In recent years, the relationships between nutrition and mental health have gained considerable interest. Indeed, epidemiological research has observed that adherence to healthy or Mediterranean dietary patterns—high consumption of fruits, vegetables, nuts, and legumes; moderate consumption of poultry, eggs, and dairy products; and only occasional consumption of red meat—is associated with a reduced risk of depression.3 However, the nature of these relations is complicated by the clear potential for reverse causality between diet and mental health (). For example, alterations in food choices or preferences in response to our temporary psychological state—such as “comfort foods” in times of low mood, or changes in appetite from stress—are common human experiences. In addition, relationships between nutrition and longstanding mental illness are compounded by barriers to maintaining a healthy diet. These barriers disproportionality affect people with mental illness and include the financial and environmental determinants of health, and even the appetite inducing effects of psychiatric medications.4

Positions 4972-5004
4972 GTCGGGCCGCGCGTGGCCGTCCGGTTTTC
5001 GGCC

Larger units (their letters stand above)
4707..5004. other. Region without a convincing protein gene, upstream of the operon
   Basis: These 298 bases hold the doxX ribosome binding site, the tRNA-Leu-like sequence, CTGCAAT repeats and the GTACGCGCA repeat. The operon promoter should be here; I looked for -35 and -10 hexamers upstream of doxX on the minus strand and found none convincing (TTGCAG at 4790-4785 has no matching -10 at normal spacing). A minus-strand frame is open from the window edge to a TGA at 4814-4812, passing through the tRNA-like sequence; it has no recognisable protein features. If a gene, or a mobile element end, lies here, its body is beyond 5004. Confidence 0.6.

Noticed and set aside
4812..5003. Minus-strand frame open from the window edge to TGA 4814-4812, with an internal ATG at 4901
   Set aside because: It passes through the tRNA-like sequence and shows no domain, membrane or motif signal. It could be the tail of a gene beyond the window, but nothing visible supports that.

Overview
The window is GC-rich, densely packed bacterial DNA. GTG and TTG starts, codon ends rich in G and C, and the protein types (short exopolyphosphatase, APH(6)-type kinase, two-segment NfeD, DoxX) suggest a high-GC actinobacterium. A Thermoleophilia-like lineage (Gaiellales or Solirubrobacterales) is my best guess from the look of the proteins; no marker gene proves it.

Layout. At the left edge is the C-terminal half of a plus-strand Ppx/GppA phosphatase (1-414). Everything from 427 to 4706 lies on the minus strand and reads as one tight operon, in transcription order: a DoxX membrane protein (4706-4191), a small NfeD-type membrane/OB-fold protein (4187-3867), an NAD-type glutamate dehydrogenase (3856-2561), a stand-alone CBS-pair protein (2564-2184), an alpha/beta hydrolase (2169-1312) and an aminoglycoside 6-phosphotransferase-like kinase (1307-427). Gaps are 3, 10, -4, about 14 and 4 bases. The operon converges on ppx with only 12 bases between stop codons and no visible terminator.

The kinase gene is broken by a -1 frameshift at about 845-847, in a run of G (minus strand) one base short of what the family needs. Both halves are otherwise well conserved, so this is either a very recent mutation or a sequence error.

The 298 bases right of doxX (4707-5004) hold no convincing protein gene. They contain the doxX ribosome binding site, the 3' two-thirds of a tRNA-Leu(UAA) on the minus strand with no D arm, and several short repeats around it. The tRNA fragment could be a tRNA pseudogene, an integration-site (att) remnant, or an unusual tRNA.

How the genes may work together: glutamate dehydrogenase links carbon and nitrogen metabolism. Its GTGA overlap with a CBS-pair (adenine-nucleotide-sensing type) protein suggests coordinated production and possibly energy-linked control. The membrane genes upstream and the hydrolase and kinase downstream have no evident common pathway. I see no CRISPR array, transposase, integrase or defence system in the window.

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Hypothesised relationship between diet, physical health, and mental health. The dashed line is the focus of this article.

While acknowledging the complex, multidirectional nature of the relationships between diet and mental health (), in this article we focus on the ways in which certain foods and dietary patterns could affect mental health.